A two top arrives ready to take in the full experience of the restaurant. Menus in hand, they peruse dinner options and eagerly inquire about the wine list. They look it over, sigh and stick with cocktails. What happened?
Nothing inspired them to order wine, and no one was around or trained to suggest anything. And that’s a missed financial opportunity.
“No matter what you do, if you focus on the wine program, you will see an increase in sales,” says Richard Hanauer, wine director and partner of Chicago-based RPM Restaurants.
As a part of Lettuce Entertain You Enterprises sommelier team since 2008, Hanauer has worked in all types of restaurants, selecting bottles from every price point. He knows what works and what doesn’t, and says that with a little effort, from wine selection to training staff, any restaurant can create profit-making opportunities via a well-curated wine list. Here are a few of his tips to wake up a wine list.
1. It Starts at Stemware
Wine is too often served in inappropriate stemware and at the wrong temperature, says Hanauer. It can be a big investment to ensure proper glasses for whites and reds, glass decanters for bottles that need it, and that bottles are properly chilled and stored. But that attention to detail goes a long way.
“You want guests who order wine to feel like they’re getting their money’s worth,” he says. “Proper glasses and a good mise en place for wine service is a good starting point.”
2. Train Your Staff
“You can’t operate or sell a product if you’re unfamiliar with it,” says Hanauer. If a designated sommelier doesn’t exist, delegate responsibility to someone who’s willing to learn, or has knowledge on pairing selections with the menu and can share that knowledge with the staff.
If that’s a budget stretch, lean on sales reps, the distributor or even the winemakers to train your staff.
“It’s simply about knowing how each bottle fits into your restaurant’s library of wines,” says Hanauer. “Wine can enhance the meal. If no one can confidently relay that to a guest, then it’s lost.”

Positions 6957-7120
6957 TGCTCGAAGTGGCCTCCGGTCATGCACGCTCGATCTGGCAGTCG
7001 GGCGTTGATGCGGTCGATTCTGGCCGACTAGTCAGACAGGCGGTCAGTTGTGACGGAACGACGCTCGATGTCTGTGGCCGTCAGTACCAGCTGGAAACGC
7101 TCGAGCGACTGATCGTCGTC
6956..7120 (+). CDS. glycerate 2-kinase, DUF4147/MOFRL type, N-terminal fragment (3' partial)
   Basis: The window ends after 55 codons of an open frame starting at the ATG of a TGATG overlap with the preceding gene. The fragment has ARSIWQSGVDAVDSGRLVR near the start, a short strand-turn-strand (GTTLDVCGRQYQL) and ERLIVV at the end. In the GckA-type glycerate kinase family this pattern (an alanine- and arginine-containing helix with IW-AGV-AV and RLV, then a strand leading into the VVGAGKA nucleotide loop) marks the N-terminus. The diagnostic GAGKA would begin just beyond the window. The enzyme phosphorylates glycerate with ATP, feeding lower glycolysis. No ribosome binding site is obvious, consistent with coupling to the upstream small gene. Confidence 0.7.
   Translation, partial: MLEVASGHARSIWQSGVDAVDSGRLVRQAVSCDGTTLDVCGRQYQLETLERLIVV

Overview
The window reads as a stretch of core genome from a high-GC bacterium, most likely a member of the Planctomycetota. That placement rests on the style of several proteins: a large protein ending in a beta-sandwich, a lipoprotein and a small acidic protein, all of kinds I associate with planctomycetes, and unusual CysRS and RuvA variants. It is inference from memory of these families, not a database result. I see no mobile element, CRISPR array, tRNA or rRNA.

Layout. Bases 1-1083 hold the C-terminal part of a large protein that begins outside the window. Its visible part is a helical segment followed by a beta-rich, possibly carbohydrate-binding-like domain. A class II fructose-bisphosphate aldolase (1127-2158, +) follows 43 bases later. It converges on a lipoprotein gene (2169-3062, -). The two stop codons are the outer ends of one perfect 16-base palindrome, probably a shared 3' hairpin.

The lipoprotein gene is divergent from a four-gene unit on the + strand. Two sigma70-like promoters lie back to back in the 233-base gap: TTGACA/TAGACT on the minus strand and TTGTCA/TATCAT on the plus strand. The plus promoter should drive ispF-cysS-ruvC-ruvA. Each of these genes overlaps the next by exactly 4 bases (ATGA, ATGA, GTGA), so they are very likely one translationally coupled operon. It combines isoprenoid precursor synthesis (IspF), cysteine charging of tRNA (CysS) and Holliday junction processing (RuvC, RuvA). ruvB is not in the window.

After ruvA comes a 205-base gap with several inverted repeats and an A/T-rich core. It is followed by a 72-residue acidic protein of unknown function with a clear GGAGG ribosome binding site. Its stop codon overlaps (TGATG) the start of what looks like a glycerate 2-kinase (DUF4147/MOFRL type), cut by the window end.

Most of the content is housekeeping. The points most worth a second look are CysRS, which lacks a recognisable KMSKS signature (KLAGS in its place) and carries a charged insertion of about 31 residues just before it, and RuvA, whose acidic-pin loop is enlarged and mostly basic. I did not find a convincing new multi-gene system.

3. Taking Stock
Perhaps the individual who’s taken on the role of learning more about wine can oversee inventory. This ensures someone is making sure vintages are correct, and that wines listed on the menu are available. Customers could easily be turned off if they sense the list is an afterthought, and it could cost more than just one sale. “No one will trust a restaurant if they’re told their first two wine picks aren’t available,” says Hanauer. “Proper inventory control costs zero dollars and makes an immediate improvement.”
4. Mix and Match Wine Cases
Cash-strapped restaurants can diversify their wine lists without breaking the bank by ordering customized cross-portfolio cases. Try your distributor and consider coveted wines like 13th Vineyard by CADE and Odette without doubling down on full cases from a single producer.
5. Stay True to Your Concept
The most obvious solution to dusting off a wine program is making sure it matches the cuisine. Even wine professionals like Hanauer know that not all restaurants require a wine list or full program.
“When you go to an Italian restaurant that serves a beautiful Bolognese, and they don’t have a Sangiovese to pair with that, that’s not hitting the mark. If you’re serving French food, have the right wines from the Rhone and Burgundy, not random wines but regionally-focused,” he adds.
6. Be Wary of Trends
Unless it’s the crux of your business plan, stray from overly promoting something new. “Fads are always popping up and dying down in our industry, but you still need to know what works for you,” says Hanauer.
For instance, just because natural wine is trending across the nation, it doesn’t mean it’s a fit for every restaurant. If it goes great with your menu, serve it. Just make sure someone is knowledgeable and that they and well-trained staff can deliver the proper messaging to the customer.
7. Broadcast Your Efforts
Let the world know what you’re doing. For Hanauer, social media is the best way to share new wines, wine-focused staffing, great food matches and specials.
“It’s almost frustrating to think about an operator losing their grip on a wine program,” says Hanauer. “It’s the easiest way to make money.”